There was much scepticism before the start of the 34th America’s Cup in San Francisco began earlier this month. Most analysts felt that the choice of huge double-hulled boats, the AC 72s, meant that races were bound to be one sided. It is true that before the start of the cup I too was sceptical. The qualification regatta, the Louis Viton cup, was a monotonous event, as Luna Rosa first dominated Team Artemis and then were themselves obliterated by Emirates Team New Zealand, who thus won the right to challenge the defenders, Oracle Team USA, in the Americas Cup final. Indeed, as Emirates surged to an 8-1 lead in the first to 9 series it appeared that these fears had been justified. Events since then have not only made this in fact probably the most exciting edition of the oldest competition in international sport but also one of the greatest sporting events in recent times.

Emirates Team New Zealand appeared to be unbeatable in the opening week of the event. They were faster both upwind and downwind then Oracle. They were also better at manoeuvring their boat. After only 5 races Oracle judged the situation to be so grave that they made a personal change, bringing in 4 time Olympic gold medallist Sir Ben Ainslie as tactician in place of local John Kostecki. But still Oracle slumped.
Yet at the same time Oracle made other key developments. They optimised the boat for the prevailing heavy wind conditions. They gained experience, learnt from what the challenger was doing better than them. Whereas Emirates Tem New Zealand was at one point several knots[1]  faster, their advantage gradually became slimmer.
Nevertheless few took Oracle helmsman[2] Jimmy Spithill seriously when he suggested they could still win, with Emirates needing just one point having taken an 8-1 lead. Suddenly Oracle started sailing faster, and Spithill grew dominant on the start line. Most notably oracle gained a huge amount of speed upwind. They were able to foil[3] against the wind at 30 knots, meaning they could not only match Emirates Team New Zealand but go faster than them. They managed to improve their manoeuvres so that they no longer lost ground every time they tried to change direction. 

The challenger: Emirates Team New Zealand
(photo: Noel Randewich,
Again and Again they sailed away from Team New Zealand, and out of nowhere the pulled it back to 8 all, setting up a winner takes all finale on Wednesday. For the first time in several races, Dean Barker, helmsman of Emirates Team New Zealand managed to win the start and gain a narrow lead at the first mark. A nail bighting downwind leg followed, with Oracle just a boat length behind for the whole leg. But Emirates Held on until mark 3. However at this point Oracle passed and just sailed away on the upwind leg, which had early in the regatta, been their weakest link. The greatest comeback in sailing, maybe sporting, history was achieved.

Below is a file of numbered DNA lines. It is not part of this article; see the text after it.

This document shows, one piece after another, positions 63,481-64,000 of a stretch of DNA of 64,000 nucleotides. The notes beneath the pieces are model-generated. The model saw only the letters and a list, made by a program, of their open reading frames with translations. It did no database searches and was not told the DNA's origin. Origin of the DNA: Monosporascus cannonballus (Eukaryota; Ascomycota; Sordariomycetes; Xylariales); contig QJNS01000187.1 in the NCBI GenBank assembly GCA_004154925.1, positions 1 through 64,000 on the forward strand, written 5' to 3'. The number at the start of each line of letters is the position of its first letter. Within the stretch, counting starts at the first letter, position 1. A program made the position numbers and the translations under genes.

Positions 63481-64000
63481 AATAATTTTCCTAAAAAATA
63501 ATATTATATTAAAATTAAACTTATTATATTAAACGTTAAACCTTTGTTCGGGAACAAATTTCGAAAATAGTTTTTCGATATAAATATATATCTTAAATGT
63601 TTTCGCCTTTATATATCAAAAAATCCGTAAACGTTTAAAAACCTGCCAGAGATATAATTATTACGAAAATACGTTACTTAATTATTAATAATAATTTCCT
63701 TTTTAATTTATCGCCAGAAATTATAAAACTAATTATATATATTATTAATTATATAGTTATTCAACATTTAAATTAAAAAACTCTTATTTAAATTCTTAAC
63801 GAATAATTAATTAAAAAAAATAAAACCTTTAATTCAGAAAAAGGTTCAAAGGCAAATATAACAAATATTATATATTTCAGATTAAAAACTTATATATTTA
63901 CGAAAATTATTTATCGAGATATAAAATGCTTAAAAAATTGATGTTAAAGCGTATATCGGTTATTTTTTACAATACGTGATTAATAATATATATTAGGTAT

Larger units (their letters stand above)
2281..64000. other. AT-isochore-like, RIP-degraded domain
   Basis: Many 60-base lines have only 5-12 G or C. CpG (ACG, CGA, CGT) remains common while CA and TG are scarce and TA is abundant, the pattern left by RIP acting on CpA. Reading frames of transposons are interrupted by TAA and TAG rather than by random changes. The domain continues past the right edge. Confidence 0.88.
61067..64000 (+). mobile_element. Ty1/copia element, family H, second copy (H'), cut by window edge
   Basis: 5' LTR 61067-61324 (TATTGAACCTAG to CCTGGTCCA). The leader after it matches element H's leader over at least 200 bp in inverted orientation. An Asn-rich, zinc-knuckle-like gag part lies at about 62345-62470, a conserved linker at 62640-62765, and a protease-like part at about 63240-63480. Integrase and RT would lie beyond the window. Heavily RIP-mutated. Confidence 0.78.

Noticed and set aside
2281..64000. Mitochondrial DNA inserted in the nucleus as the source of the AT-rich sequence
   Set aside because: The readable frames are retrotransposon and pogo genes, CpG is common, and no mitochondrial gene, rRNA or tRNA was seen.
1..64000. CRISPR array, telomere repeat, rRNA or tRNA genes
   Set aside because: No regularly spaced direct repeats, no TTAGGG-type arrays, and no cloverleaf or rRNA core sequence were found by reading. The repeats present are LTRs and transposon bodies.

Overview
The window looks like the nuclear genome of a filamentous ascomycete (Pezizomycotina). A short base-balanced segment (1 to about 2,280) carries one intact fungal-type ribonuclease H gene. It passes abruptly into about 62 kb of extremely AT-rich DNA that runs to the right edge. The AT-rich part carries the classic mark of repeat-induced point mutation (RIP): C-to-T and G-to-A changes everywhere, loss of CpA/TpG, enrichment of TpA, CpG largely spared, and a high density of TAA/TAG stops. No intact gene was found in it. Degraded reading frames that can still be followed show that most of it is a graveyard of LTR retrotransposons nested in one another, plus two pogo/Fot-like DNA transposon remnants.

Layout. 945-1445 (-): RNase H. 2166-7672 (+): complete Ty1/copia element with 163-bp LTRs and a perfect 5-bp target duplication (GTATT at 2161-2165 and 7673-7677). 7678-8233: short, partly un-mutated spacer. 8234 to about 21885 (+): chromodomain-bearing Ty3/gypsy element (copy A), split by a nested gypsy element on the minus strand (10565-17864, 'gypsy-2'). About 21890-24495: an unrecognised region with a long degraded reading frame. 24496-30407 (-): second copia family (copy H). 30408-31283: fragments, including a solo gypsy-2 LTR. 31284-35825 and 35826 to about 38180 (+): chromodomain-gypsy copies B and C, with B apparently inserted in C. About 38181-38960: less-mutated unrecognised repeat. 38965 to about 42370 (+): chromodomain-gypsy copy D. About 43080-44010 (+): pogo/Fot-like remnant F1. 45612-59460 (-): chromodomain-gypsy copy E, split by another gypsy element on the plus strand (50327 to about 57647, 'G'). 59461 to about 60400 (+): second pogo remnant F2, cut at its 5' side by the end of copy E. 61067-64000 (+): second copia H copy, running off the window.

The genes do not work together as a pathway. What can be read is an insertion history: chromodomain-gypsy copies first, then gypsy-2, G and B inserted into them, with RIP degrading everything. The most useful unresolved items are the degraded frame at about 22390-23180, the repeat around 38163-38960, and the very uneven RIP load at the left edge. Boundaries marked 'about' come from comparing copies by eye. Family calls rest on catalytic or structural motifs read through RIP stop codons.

Wednesday, 25 September 2013

"This Statement Is A Lie": Interview with Jim Al-Khalili

written by Fergus Houghton-Connell, with interview by Sampad Sengupta

Jim Al-Khalili reads out the sentence “This statement is a lie” from the screen. A mixed reaction from the crowd ensued. Some looked baffled, others looked intrigued, a few laughed and I saw someone with an expression on their face as if to say “So?”. The problem is that if the statement is a lie, then it is in itself telling the truth, so it can’t be a lie. But the statement can’t be the truth because the context of the sentence directly contradicts that conclusion, so we have a paradox. A paradox is simply something that is self contradictory, despite logical reasoning.  

Mr Al-Khalili started the night off in a packed DRT with one of the simpler paradoxes. Imagine a box in which you put a cat and a bottle of poison. This poison is part of a mechanism such that it could break at any random time, thus killing the poor innocent cat; a sad end it seems. However, assuming we can’t see inside of the box and that the lid is firmly shut, until we open the lid, we don’t know whether the cat is dead or alive. Due to the random nature of the poison mechanism the cat can therefore be seen as both dead and alive. How can something be dead and alive, I hear you cry? Well, this is an example of one of the fascinating paradoxes that was introduced during the night.

Al-Khalili once said, “Public scientists were regarded as lower calibre, but that attitude is gradually changing”. ‘It was a problem among scientists then that if you were a good scientist then you should spend your time doing research, maybe a bit of teaching, but doing what academics should do’, he explains. ‘ If you went out into the public and started selling books, somehow you were selling out, you had to make the science much simpler. You were betraying your colleagues by simplifying too much.’